- Applicants who have previously applied for a Fully-Funded International Research Scholarship (FIRS) for Session 2012/13 (including those currently on the reserve list) are eligible to apply for LIRS in Session 2012/13 (provided they meet all other eligibility criteria).
- LIRS scholarships should not normally be held concurrently with other Scholarships, although it may sometimes be possible for a LIRS award holder to hold another scholarship paying maintenance of no more than £3,590 a year in value. Successful LIRS award holders may, if they are able to obtain additional funding, hold a bursary which pays travel/accommodation costs etc for UK/overseas fieldwork visits and attendance at conferences.
Application forms, regulations and guidance notes for completion of applications are available from the web address: http://www.leeds.ac.uk/rsa/postgraduate_scholarships/LIRS-AppForm12. Application forms are also available by email request (firstname.lastname@example.org).
Completed application forms should be returned to the Postgraduate Scholarships Office or by email to email@example.com by 4 July 2012 (midnight UK time).
Postgraduate Scholarships Office
Marjorie & Arnold Ziff Building
University of Leeds
Leeds LS2 9JT, UK
Tel: +44 113 3434007
Saturday, 31 March 2012
They both won the 1936 nobel prize in Physiology/Medicine. Why is this important? Recently the vagus nerve has become the focus of a lot of neuroscience attention due to the effect of vagus nerve stimulation. Engineer et al (2011) and Engineer et al (2012) both demonstrated how vagus nerve stimulation can be used to condition the brain and by matching stimulation with stimuli, could effectively treat tinnitus. The research showed a remapping effect of auditory neurons. This was tested only in a mouse model but the results were so promising that a project replicating this is currently being recruited for, except to study this effect in humans.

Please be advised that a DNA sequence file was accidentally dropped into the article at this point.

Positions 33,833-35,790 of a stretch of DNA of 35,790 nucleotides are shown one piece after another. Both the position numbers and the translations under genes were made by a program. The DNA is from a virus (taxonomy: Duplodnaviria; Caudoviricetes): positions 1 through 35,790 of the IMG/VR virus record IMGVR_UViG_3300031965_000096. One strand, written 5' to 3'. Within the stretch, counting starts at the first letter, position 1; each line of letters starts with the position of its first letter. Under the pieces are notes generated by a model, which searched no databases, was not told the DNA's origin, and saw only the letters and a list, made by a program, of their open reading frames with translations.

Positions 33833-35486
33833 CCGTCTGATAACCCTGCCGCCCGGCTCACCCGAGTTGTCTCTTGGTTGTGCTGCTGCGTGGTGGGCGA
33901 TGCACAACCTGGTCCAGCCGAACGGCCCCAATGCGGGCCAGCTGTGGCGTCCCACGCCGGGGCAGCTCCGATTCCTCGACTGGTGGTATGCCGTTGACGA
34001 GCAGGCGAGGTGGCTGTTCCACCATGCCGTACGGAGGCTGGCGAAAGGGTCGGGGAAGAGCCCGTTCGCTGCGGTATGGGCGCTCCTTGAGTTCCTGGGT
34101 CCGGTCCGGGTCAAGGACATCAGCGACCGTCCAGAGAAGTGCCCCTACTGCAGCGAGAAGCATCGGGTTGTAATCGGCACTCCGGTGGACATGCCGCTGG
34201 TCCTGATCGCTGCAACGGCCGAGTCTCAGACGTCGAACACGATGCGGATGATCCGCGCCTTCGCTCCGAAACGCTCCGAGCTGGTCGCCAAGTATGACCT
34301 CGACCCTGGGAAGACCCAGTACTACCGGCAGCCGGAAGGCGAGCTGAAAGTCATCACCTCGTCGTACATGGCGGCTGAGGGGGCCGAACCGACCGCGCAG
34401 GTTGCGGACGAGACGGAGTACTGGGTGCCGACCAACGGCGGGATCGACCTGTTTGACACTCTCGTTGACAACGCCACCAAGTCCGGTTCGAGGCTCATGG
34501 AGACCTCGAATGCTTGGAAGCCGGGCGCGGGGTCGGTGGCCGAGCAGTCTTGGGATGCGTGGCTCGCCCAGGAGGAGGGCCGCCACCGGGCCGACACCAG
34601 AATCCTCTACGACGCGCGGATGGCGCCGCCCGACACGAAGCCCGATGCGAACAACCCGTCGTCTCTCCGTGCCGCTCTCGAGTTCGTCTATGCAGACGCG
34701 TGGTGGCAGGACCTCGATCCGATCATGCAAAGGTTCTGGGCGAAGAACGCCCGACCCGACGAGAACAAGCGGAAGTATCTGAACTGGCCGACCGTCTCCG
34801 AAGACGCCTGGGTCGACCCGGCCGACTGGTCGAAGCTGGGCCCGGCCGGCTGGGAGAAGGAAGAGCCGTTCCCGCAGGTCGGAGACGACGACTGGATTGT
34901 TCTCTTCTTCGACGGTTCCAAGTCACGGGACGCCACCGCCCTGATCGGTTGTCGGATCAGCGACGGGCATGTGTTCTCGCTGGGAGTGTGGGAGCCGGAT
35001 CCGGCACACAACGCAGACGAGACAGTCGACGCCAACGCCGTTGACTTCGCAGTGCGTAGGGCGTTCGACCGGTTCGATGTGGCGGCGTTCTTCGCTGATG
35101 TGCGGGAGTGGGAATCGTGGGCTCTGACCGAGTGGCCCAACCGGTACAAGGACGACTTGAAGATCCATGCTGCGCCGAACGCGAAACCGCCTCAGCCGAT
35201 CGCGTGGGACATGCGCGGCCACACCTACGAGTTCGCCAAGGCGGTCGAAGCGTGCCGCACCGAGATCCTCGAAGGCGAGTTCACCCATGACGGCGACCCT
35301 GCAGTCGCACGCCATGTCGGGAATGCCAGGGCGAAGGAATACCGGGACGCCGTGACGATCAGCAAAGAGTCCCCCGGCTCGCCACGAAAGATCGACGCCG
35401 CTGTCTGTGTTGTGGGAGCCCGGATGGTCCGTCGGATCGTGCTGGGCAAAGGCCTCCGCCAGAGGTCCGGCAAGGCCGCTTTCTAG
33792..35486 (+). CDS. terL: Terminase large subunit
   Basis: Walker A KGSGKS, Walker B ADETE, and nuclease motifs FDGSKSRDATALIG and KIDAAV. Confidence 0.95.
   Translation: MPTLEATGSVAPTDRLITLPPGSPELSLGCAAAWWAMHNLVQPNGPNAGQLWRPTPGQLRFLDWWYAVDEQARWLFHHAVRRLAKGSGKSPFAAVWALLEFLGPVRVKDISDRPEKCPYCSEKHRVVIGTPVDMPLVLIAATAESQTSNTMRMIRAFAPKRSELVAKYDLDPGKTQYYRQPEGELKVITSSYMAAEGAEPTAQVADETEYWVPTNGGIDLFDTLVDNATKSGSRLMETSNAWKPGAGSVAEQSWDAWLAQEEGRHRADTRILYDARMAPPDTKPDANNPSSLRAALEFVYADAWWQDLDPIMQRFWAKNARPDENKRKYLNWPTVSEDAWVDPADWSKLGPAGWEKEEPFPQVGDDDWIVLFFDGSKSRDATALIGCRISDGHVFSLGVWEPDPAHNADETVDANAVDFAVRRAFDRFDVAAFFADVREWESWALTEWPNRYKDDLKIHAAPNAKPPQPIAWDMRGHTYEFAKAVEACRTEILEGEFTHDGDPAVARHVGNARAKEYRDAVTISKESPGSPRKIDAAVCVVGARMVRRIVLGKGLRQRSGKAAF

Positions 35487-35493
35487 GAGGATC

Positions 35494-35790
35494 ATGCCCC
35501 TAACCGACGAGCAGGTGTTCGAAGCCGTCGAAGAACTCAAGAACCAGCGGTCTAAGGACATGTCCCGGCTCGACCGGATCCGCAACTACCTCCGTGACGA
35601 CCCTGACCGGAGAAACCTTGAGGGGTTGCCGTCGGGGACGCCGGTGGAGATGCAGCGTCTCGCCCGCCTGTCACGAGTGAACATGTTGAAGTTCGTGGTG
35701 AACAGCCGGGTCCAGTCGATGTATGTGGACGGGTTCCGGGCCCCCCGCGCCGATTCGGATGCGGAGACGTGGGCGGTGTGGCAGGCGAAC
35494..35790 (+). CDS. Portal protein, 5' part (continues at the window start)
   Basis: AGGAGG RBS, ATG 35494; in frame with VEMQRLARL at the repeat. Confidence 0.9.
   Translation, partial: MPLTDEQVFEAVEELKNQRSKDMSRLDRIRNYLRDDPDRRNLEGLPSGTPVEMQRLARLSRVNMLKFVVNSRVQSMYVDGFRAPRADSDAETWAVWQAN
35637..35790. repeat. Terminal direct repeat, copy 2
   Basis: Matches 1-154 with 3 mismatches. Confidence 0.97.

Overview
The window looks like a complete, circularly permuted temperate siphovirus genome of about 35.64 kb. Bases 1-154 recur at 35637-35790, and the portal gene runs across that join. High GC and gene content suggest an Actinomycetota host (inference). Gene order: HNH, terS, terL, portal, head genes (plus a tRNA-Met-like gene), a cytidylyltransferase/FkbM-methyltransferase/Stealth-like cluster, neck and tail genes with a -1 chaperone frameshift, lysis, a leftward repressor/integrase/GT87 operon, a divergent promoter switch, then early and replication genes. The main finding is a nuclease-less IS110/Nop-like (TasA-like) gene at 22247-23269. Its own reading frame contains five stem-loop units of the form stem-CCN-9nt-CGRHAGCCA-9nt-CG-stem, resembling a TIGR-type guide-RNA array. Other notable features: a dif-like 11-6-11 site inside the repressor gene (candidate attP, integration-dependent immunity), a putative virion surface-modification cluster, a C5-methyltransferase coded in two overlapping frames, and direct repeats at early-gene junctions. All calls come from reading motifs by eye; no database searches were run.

Porter (2011) has demonstrated how matching vagus nerve stimulation with simple motor tasks allows for a remapping of the motor cortices of the mouse brain. The mechanism of action behind vagus nerve stimulation seems to be unknown.
Stimulation of the vagus nerve may release ACh into the cortex, as observed by Otto Loewi, which somehow causes a cortical plastic effect. Again though, we are faced with the question of How?
Well, ACh has long been linked to synaptic plasticity and acts either by:
Directly enhancing currents through NMDA receptors which have been associated with synaptic plasticity with specifics to memory and learning.